When President Emmerson Dambudzo Mnangagwa came to power through a military coup, Zimbabwe and the world at large was full of hope.

Most people, nations gave him a chance, to the extent that they entertained him to the point that they did not classify his ascendancy to the throne as a coup.

To further up people’s hopes in him, Mnangagwa literally promised to be the Messiah, adding that Zimbabwe was in safe hands under him.

He promised to unite the nation, deal with the Gukurahundi question, he promised freedom of speech, to respect human rights and most importantly to deal with corruption, in all these he scored zero.

For some Mnangagwa missed a number of opportunities to make Zimbabwe great.

His so-called ‘Second Republic’ has left many Zimbabweans disillusioned and wondering whether the current levels of intolerance, political exclusion and polarisation in the country are worth the sacrifices they made in facilitating the ‘transition’.

What emerges poignantly from the first few years of the ‘Second Republic’ in the office is that Zimbabweans’ expectations for political transformation, as well as for political inclusivity and national reconciliation, remain unfulfilled.

It appears that the ‘Second Republic’ is failing to take advantage of the political unity, hope and enthusiasm that was prevalent during the run-up and actual ouster of Robert Mugabe in November 2017 to foster meaningful national reconciliation and political unity.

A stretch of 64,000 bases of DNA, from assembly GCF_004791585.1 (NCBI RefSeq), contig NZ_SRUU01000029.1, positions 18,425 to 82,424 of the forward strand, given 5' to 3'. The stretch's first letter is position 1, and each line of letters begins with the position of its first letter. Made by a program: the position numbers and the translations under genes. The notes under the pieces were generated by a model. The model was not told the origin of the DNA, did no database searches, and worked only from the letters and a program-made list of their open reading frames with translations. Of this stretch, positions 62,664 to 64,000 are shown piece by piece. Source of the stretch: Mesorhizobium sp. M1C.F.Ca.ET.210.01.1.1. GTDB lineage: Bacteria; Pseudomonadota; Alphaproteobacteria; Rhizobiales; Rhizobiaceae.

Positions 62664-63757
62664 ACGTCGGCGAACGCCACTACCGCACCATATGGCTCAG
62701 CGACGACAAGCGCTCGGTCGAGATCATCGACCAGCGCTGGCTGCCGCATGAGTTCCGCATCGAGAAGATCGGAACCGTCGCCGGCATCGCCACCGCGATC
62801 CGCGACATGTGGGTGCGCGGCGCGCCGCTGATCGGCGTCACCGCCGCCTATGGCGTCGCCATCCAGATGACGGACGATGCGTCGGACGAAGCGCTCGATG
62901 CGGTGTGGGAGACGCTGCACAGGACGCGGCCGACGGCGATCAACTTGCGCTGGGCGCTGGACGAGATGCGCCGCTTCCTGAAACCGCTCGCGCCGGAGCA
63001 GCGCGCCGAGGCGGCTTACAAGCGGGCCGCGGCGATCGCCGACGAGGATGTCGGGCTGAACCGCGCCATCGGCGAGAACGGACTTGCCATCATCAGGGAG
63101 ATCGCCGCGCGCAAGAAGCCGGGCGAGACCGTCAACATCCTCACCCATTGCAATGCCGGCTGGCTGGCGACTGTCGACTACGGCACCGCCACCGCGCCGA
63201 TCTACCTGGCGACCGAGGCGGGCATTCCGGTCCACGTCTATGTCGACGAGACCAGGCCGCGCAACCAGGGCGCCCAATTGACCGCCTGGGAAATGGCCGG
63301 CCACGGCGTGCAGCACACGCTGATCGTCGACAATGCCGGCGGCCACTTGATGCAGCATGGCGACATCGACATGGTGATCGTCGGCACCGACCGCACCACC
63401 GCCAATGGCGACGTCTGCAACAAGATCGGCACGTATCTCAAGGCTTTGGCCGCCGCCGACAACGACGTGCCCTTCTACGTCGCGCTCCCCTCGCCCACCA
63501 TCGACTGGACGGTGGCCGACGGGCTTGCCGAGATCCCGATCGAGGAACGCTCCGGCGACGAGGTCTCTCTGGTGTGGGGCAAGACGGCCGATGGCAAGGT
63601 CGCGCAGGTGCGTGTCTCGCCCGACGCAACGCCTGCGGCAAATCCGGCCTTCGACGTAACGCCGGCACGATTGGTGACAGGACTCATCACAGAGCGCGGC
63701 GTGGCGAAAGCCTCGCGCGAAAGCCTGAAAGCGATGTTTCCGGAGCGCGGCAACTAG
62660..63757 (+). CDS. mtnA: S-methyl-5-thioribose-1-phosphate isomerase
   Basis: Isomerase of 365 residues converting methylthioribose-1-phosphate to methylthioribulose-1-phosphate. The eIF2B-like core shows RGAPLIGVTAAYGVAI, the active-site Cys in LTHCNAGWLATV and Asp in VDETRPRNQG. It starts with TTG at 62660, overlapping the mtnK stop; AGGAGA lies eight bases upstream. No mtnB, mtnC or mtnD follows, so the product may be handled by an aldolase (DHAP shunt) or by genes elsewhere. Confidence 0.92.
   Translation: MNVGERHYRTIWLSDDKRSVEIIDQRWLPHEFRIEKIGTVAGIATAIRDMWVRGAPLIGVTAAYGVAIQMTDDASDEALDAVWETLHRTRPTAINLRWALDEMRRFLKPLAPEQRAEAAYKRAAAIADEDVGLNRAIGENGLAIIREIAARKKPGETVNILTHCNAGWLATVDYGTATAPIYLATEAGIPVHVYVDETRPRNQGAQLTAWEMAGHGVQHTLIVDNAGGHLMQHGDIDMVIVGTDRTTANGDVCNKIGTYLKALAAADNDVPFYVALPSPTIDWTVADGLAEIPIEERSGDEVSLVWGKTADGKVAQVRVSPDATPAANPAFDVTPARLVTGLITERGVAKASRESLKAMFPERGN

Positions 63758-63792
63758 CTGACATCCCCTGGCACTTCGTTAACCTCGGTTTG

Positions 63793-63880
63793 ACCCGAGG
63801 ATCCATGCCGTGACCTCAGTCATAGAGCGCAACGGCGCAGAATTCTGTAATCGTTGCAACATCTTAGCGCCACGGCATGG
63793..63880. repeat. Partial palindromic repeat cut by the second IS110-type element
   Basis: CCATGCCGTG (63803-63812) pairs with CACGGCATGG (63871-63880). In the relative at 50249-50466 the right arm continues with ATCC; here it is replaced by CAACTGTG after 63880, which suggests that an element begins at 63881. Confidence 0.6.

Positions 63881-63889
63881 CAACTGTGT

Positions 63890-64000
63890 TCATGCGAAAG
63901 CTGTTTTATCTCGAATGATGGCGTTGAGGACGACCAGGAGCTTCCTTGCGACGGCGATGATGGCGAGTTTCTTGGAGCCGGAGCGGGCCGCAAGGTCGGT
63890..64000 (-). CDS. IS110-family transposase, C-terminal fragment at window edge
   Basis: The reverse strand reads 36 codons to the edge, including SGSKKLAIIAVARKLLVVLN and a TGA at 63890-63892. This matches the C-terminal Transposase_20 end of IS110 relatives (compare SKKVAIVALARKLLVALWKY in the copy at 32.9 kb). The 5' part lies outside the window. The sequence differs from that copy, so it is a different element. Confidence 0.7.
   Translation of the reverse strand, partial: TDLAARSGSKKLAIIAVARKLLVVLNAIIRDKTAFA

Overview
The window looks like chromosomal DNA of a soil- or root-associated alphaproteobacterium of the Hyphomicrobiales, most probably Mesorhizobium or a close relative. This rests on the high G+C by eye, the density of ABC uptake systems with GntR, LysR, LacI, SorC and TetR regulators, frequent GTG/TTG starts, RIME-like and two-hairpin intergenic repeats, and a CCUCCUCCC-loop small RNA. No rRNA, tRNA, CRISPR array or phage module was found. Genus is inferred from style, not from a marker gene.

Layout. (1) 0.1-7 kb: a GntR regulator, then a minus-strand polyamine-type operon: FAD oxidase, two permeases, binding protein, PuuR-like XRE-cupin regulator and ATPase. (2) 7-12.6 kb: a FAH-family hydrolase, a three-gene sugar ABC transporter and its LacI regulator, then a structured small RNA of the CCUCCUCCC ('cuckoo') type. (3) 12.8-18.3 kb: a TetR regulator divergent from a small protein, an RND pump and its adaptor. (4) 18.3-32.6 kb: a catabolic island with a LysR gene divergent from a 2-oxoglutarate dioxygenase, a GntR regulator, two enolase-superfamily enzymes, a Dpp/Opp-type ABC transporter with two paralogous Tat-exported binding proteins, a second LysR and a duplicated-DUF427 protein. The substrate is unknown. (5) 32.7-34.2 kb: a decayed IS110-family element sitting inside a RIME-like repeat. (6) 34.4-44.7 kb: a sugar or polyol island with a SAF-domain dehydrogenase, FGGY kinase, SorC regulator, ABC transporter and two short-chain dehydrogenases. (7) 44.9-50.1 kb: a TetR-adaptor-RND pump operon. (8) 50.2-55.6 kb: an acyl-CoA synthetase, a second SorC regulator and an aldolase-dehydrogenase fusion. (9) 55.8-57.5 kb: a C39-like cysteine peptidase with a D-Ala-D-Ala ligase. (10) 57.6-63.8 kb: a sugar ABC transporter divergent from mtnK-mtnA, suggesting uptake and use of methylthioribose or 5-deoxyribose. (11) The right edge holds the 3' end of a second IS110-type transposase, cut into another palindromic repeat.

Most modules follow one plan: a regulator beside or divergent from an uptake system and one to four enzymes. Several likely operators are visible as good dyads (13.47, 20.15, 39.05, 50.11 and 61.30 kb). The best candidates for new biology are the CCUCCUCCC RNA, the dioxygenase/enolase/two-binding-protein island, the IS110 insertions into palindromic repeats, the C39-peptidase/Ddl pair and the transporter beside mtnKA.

“The Mnangagwa administration has lost a historic opportunity to right the wrongs of the past and, instead, has ramped up efforts to suppress human rights,” Khanyo Farisè, Amnesty International’s Deputy Director for Southern Africa once said.

“The cyclical nature of violence will continue until there is genuine political will to uphold human rights and end impunity. The Zimbabwean government must make genuine efforts to deal with the past injustices to ensure that history does not repeat itself.”

Farisè added: “The Mnangagwa administration has continued to misuse the law to crack down on human rights and on anybody who dares to voice a dissenting opinion.

“The enactment into law of the Amendment to the Criminal Code will invariably have a chilling effect on would-be dissenters, particularly given the hefty penalties it carries.”

“Under Mnangagwa, Zimbabwe is a polarized state amid an unyielding economy,” says political commentator Elder Mabhunu.

He calls for genuine dialogue.

Apparently, as things stand, others now took Mnangagwa for a ‘Biblical fake Christ’ who doesn’t stick to his words, and breaks own promises.

They now think the late former President Robert Mugabe was a Saint, surrounded by bad elements.

Yet others believe Mnangagwa is simply a Messiah who has only forgotten him mission.